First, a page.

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Maternal infection and risk of intrapartum death: a population based observational study in South Asia

Overview of attention for article published in BMC Pregnancy and Childbirth, December 2013
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About this Attention Score

  • In the top 25% of all research outputs scored by Altmetric
  • High Attention Score compared to outputs of the same age (90th percentile)
  • High Attention Score compared to outputs of the same age and source (87th percentile)

Mentioned by

twitter
21 tweeters

Citations

dimensions_citation
4 Dimensions

Readers on

mendeley
83 Mendeley
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Title
Maternal infection and risk of intrapartum death: a population based observational study in South Asia
Published in
BMC Pregnancy and Childbirth, December 2013
DOI 10.1186/1471-2393-13-245
Pubmed ID
Authors

Azusa Iwamoto, Nadine Seward, Audrey Prost, Matthew Ellis, Andrew Copas, Edward Fottrell, Kishwar Azad, Prasanta Tripathy, Anthony Costello

Abstract

Approximately 1.2 million stillbirths occur in the intrapartum period, and a further 717,000 annual neonatal deaths are caused by intrapartum events, most of which occur in resource poor settings. We aim to test the 'double-hit' hypothesis that maternal infection in the perinatal period predisposes to neurodevelopmental sequelae from an intrapartum asphyxia insult, increasing the likelihood of an early neonatal death compared with asphyxia alone. This is an observational study of singleton newborn infants with signs of intrapartum asphyxia that uses data from three previously conducted cluster randomized controlled trials taking place in rural Bangladesh and India.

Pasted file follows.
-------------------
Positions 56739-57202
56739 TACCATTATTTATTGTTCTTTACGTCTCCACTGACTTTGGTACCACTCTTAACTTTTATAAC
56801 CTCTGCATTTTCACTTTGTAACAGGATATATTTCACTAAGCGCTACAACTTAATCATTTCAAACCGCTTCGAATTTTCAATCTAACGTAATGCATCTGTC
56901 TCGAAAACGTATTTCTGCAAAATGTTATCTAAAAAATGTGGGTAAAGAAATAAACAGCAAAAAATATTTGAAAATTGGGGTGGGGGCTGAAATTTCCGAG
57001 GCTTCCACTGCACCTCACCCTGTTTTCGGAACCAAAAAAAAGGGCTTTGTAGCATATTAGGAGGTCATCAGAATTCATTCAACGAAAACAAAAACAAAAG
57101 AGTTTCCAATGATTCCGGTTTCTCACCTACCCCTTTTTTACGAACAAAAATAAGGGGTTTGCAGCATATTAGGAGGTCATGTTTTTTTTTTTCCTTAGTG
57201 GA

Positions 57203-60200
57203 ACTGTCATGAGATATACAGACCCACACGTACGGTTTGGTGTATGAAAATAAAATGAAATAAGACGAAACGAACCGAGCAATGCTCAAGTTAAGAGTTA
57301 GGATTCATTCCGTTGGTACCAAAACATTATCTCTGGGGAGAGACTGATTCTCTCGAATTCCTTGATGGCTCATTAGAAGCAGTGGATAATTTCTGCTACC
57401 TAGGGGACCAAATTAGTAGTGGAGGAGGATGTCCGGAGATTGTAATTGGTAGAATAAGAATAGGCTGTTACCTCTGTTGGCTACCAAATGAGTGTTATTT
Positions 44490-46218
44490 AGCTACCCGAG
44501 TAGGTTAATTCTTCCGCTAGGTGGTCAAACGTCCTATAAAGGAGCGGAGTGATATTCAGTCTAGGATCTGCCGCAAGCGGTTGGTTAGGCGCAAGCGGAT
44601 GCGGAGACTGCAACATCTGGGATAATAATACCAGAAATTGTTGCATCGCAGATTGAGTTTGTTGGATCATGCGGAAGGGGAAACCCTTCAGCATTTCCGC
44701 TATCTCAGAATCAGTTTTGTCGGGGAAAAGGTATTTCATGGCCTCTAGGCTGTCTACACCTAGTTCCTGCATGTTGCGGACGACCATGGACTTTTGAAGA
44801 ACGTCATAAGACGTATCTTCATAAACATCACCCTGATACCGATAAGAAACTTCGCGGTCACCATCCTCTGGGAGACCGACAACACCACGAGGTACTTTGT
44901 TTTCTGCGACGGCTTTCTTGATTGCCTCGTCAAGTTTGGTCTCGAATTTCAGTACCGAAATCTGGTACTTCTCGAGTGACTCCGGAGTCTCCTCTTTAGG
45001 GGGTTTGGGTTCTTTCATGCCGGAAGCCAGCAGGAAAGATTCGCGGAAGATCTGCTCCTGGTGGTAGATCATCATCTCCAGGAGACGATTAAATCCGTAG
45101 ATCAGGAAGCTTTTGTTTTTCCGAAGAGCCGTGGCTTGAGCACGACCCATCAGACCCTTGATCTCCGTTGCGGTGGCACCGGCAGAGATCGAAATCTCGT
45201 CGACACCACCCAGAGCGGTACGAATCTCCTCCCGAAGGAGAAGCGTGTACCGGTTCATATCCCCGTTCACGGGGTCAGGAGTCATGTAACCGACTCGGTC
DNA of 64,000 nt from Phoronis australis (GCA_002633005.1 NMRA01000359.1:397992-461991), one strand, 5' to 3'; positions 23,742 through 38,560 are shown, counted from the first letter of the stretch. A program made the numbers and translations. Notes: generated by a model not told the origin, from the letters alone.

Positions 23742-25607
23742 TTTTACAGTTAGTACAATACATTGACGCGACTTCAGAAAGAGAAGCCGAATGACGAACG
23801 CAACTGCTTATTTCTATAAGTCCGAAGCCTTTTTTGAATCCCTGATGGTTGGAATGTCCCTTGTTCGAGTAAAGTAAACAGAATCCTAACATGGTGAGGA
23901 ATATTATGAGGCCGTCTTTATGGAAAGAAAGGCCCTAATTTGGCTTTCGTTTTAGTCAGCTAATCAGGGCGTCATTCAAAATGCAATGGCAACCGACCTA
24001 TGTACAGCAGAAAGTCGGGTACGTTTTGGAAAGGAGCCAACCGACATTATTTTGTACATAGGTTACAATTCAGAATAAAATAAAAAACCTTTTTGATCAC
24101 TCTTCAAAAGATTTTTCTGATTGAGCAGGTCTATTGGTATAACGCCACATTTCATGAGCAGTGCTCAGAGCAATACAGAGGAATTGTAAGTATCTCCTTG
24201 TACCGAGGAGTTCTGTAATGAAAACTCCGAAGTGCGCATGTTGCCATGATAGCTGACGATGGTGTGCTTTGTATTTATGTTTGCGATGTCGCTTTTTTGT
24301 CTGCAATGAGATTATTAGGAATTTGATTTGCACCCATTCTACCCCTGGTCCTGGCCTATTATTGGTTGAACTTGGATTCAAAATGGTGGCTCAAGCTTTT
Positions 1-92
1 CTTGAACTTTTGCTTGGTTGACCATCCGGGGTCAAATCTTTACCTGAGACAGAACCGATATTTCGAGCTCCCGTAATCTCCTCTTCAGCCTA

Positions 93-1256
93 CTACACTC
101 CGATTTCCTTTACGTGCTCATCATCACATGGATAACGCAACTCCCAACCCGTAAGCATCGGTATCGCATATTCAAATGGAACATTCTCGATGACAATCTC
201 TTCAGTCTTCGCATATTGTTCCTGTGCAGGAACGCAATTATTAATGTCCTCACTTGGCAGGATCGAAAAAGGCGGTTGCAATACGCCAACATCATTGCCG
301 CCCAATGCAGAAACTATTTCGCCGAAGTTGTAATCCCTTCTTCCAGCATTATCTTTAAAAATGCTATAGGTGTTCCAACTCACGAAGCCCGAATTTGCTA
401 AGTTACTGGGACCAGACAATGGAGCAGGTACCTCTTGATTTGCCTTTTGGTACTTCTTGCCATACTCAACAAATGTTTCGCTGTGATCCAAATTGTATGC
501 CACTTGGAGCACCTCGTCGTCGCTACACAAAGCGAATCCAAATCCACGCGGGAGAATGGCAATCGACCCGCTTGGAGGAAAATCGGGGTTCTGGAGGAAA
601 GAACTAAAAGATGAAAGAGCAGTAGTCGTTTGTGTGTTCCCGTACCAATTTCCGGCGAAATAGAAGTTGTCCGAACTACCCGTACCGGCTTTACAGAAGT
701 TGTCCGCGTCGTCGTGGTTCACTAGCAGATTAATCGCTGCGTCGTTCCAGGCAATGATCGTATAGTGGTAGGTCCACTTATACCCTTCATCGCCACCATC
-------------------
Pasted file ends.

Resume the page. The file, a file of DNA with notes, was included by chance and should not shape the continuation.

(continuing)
Twitter Demographics

The data shown below were collected from the profiles of 21 tweeters who shared this research output. Click here to find out more about how the information was compiled.

Mendeley readers

The data shown below were compiled from readership statistics for 83 Mendeley readers of this research output. Click here to see the associated Mendeley record.

Geographical breakdown

Country Count As %
Ghana 1 1%
Brazil 1 1%
Unknown 81 98%

Demographic breakdown

Readers by professional status Count As %
Student > Master 23 28%
Researcher 12 14%
Student > Bachelor 10 12%
Student > Ph. D. Student 7 8%
Student > Postgraduate 6 7%
Other 16 19%
Unknown 9 11%
Readers by discipline Count As %
Medicine and Dentistry 39 47%
Nursing and Health Professions 17 20%
Social Sciences 6 7%
Agricultural and Biological Sciences 4 5%
Psychology 4 5%
Other 4 5%
Unknown 9 11%

Attention Score in Context

This research output has an Altmetric Attention Score of 14. This is our high-level measure of the quality and quantity of online attention that it has received. This Attention Score, as well as the ranking and number of research outputs shown below, was calculated when the research output was last mentioned on 08 February 2014.
All research outputs
#1,498,322
of 16,006,146 outputs
Outputs from BMC Pregnancy and Childbirth
#415
of 2,946 outputs
Outputs of similar age
#25,519
of 267,527 outputs
Outputs of similar age from BMC Pregnancy and Childbirth
#28
of 225 outputs
Altmetric has tracked 16,006,146 research outputs across all sources so far. Compared to these this one has done particularly well and is in the 90th percentile: it's in the top 10% of all research outputs ever tracked by Altmetric.
So far Altmetric has tracked 2,946 research outputs from this source. They typically receive more attention than average, with a mean Attention Score of 8.4. This one has done well, scoring higher than 85% of its peers.
Older research outputs will score higher simply because they've had more time to accumulate mentions. To account for age we can compare this Altmetric Attention Score to the 267,527 tracked outputs that were published within six weeks on either side of this one in any source. This one has done particularly well, scoring higher than 90% of its contemporaries.
We're also able to compare this research output to 225 others from the same source and published within six weeks on either side of this one. This one has done well, scoring higher than 87% of its contemporaries.